When I wake, my face is pressed into his neck, legs entwined, his arms locked around me. A soft light filters through the window. It could be anytime from 9 to 3.
I hear the subtle shift in his breathing, know that he too is awake now.
“I could stay this way forever,” he says and then kisses me.
This time I understand why people have sex.
Back at my room, I plod through my homework, my brain only partly engaged. My mind is chaos.
We took a selfie in the back of the taxi and I stare at the image of our faces pressed together. I cannot rid myself of the feeling that this, what we have, is ephemeral. I send the image to my email so that there is a copy. At this moment, the image is the only proof of us.
I receive a text message from my Aunt Judy. She and my Uncle are touring Europe for three weeks and will be stopping in London to take me on a sightseeing trip to Scotland. The Glass Menagerie will be over by then. Classes will have ended. I had thought I would have that one week to be just with him before returning to life without him. There is no way to say no. Opportunity of a lifetime.
I feel time tumbling through my fingers.
Exchange Student X
I don’t know where he’s taken me. Eddie hired a taxi that drove through darkened glistening streets until it jerked to a stop in front of an elegant stone building with a wrought iron fence in front and stone walls on either side. Now I look from him to the building, uncertain.
Exchange Student IX
I feel like I have forgotten every single line. The more I reach for them the farther they slip away and all of the words are lost. It’s opening night and I am beyond nervous.
Arthur Murphy rushes through the hall exclaiming, “Guy Ritchie’s out there.”
If possible, my face pales even more as I sit in front of the mirror applying makeup with the assistance of Eddie’s sister, Kate, who evidently is a “wicked” make-up artist.
She squeezes my shoulder. “You’re shaking. Is this your first show?”
“My first in England. My first really big one with a big part. I feel sick,” I say softly, wondering if I will be able to speak my lines without my voice trembling. I suddenly feel like a very little girl in a very big world, a very real world.
“Ah, wait. Eddie’s really good with this,” she says.
Moments later, Eddie raps lightly on the dressing room door and then enters. He’s wearing a dark blue suit. His hair is slicked back and he looks like a more mature version of himself. My heart stutters.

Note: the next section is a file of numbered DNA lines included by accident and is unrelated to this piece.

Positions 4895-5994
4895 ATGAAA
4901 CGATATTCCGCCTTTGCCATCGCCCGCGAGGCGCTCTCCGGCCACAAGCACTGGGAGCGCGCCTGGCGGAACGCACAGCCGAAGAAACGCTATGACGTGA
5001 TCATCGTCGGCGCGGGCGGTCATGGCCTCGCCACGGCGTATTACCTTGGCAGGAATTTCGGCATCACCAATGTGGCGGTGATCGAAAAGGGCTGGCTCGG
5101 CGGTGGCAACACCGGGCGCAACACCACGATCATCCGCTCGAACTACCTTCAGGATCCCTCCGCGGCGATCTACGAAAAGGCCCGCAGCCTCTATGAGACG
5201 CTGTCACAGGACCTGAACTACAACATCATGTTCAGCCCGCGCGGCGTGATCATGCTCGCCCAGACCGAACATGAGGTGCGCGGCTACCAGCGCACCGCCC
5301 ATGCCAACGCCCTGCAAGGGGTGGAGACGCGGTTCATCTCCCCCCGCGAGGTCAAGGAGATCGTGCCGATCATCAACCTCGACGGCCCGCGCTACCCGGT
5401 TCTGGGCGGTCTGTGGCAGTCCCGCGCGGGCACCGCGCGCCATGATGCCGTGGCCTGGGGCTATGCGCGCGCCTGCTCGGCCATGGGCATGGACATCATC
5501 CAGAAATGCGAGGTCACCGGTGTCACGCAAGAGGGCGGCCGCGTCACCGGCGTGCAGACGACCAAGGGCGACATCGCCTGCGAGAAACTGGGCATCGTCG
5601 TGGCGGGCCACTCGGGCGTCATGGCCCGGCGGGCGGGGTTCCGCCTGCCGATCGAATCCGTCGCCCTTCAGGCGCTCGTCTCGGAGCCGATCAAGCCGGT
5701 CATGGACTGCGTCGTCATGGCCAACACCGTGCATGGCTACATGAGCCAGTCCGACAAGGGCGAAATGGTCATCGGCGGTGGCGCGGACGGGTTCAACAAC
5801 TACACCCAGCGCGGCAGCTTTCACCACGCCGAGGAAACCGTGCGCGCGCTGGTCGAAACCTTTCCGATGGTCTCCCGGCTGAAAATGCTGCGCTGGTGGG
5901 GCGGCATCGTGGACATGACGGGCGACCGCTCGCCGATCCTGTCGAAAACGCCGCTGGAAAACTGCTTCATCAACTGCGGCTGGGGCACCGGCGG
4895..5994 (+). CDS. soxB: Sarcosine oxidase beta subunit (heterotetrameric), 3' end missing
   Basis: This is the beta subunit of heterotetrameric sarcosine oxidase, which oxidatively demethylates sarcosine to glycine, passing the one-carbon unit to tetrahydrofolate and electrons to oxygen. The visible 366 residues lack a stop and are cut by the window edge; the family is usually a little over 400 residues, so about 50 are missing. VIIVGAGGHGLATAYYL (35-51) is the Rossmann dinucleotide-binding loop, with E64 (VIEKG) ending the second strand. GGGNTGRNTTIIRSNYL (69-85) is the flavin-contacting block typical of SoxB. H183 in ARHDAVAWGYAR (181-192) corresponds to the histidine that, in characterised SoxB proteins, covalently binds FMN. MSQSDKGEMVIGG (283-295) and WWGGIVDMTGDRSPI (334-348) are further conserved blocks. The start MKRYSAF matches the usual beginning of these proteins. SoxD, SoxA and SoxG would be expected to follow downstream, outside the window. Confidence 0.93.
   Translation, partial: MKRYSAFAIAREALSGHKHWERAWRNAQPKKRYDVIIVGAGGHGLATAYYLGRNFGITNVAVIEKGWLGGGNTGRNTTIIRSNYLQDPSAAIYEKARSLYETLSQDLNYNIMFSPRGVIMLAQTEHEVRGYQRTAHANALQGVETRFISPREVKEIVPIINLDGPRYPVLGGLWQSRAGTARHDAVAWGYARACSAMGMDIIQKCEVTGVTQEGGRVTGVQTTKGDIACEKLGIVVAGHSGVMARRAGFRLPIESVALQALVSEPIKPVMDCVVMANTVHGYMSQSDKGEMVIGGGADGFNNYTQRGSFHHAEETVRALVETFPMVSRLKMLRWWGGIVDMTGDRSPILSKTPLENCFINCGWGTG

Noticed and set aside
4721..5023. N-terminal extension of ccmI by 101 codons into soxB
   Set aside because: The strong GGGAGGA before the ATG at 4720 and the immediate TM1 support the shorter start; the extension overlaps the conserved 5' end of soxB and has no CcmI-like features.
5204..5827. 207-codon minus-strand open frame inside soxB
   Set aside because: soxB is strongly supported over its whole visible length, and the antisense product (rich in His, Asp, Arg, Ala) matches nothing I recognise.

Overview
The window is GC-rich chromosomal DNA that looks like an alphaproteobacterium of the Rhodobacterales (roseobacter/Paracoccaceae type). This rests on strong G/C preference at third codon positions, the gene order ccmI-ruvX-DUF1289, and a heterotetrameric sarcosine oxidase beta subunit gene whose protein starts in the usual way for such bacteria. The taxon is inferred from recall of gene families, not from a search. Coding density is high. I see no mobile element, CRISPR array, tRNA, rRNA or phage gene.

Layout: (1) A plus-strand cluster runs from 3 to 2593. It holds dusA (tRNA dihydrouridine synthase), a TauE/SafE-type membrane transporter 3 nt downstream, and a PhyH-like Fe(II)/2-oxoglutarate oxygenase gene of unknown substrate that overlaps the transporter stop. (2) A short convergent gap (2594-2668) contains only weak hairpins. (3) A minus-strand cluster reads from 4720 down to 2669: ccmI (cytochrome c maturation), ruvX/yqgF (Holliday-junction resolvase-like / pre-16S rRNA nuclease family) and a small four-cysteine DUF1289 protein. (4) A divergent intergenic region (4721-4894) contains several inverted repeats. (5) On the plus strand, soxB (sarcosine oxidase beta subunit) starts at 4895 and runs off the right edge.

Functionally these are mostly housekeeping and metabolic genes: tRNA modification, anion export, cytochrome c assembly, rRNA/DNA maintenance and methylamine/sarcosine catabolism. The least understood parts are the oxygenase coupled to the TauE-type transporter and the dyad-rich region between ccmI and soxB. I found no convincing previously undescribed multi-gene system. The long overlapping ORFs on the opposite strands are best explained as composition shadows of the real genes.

“Look at you,” he says, grinning. He touches my hair softly. “Kate says you’re a bundle of nerves. Don’t know why. You’re the best prepared of all of us.”
“And the prettiest,” he says before glancing in the mirror and fake-preening. “Although, I’m looking quite pretty too.”
My smile wavers.
He pulls me into a gentle hug, mindful not to mess up makeup or clothes or hair. He rocks me. “Once you get out on that stage and the lights are on you and Arthur and Anne start speaking you will shine, Posh. It’s in you. I’ve seen it. You’re prepared and you’re lovely and it’s all going to come together.”
He steps back and surveys my face and then takes my hand.
The way he looks at me in that moment, so unguarded and vulnerable, longing in his eyes that seeps into me, I feel as we have been taken from the same woven fabric, carefully stitched so that we could be fitted again.
He’s stilled most of my nerves, except for the ones that keep me alert, reacting when lines are spoken.
During our scene together, the tenor of the play alters ever so subtly as Eddie and I shift in our roles. The audience has a palpable reaction to him as he regards me, his voice, his gestures impetuous as he firmly says the line before he kisses me. And the kiss is different from all of the other practiced ones, a little longer, a little desperate, a little telling.
When he steps back, the unravelling begins as he says that he has a girl. He’s been going steady. And, I react as if I were truly the lame girl with the man she had a schoolgirl crush on, a brave front as a heart breaks like the glass unicorn.
As the audience begins to clap, I think this is what is meant by thunderous applause. It shatters something inside of me, the peace held together by gossamer strands of spider silk.